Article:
Being a nanny is different from other jobs because of the level of intimacy you have with your employer. You work in her home and have built relationships with those nearest and dearest to her -- her children. When you decide it's time to quit, you're in a delicate situation, whether the job was a pleasant experience or not. The best approach is to balance professionalism with sensitivity. If the resignation goes well, both you and the family will be able make a smooth transition. And don't forget that you'll be more likely to land a great reference.
Refer to your contract, if you have one, for resignation procedures. Your employer may have required that you give a specified period of notice. If you don't follow the guidelines in your contract, you probably won't get a good reference. Worse, if your employer is really nasty, you might end up in court.
Be considerate of the family. If your employer never specified how much notice you should give when you quit, realize that she'll need a few weeks to find a new nanny. Plus, imagine the heartbreak of the darling children if they don't get adequate time to say goodbye. Even little terrors get attached and have feelings. A good rule of thumb for nannies is to give about a month's notice.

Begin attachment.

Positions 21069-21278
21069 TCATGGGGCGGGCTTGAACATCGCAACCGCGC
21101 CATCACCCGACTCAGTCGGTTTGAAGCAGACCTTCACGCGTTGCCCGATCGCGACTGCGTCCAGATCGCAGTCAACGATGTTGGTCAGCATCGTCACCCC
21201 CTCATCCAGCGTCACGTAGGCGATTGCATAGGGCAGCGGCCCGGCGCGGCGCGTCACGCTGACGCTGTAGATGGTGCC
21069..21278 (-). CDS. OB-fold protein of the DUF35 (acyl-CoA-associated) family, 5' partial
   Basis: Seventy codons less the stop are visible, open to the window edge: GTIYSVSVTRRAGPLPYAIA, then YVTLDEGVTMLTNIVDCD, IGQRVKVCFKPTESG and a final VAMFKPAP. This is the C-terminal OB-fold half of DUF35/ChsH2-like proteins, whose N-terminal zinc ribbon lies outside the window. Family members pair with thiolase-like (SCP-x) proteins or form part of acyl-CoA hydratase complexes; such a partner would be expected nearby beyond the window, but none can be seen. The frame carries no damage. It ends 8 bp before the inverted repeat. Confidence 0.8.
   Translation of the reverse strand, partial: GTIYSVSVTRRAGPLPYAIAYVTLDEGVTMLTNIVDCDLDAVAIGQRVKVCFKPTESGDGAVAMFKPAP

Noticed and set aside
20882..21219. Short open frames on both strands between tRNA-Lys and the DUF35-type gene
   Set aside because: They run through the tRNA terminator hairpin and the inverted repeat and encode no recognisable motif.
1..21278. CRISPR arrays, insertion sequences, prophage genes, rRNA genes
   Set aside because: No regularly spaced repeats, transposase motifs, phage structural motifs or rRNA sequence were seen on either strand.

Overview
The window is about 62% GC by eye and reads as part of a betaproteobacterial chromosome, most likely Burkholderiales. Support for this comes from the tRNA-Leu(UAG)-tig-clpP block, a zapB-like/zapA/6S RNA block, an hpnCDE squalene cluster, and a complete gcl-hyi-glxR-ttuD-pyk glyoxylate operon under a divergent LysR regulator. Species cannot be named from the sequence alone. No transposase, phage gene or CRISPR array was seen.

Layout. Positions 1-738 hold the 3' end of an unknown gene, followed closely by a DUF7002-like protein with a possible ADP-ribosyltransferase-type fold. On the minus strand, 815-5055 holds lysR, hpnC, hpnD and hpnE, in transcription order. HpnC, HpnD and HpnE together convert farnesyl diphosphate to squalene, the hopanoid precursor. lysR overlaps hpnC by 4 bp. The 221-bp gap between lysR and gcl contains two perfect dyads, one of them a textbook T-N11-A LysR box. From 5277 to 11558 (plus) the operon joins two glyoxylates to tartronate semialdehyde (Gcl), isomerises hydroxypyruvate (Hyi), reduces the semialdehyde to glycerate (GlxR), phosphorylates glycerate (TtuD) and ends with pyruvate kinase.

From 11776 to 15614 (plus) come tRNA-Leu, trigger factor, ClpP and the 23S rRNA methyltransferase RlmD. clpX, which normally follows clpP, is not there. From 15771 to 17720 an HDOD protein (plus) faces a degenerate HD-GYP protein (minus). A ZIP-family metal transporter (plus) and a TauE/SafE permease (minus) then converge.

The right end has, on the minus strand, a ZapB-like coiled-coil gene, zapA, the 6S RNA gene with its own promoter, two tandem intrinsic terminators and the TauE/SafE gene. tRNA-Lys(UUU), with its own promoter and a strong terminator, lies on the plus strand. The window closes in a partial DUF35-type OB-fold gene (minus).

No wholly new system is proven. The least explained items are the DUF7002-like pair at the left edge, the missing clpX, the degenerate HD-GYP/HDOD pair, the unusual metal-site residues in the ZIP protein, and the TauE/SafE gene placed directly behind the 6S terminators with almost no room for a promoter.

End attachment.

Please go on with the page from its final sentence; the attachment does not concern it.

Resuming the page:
Write and submit a formal letter of resignation. Include the current date, how much notice you're giving and your intended end date. Mention why you're leaving, but keep it cordial. If you can't stand your boss or the kids, say something like, "I have decided to leave because our personalities don't seem to match," as opposed to something like, "I hate your guts and can't wait to get out of this dump." Also, be sure to thank your employer for the job. Be professional and submit the letter in person, along with a verbal resignation.
Continue working until the end date that you specified, unless your employer asks you to leave sooner. Not only will you be more likely to get a good reference, but you'll be giving yourself and the kids much-needed closure.
Gina Poirier has a professional background in nonprofit administration and management, primarily with youth development organizations. She holds a Bachelor of Arts in international studies from the University of Washington and a Master of Public Administration from the University of Alaska Anchorage.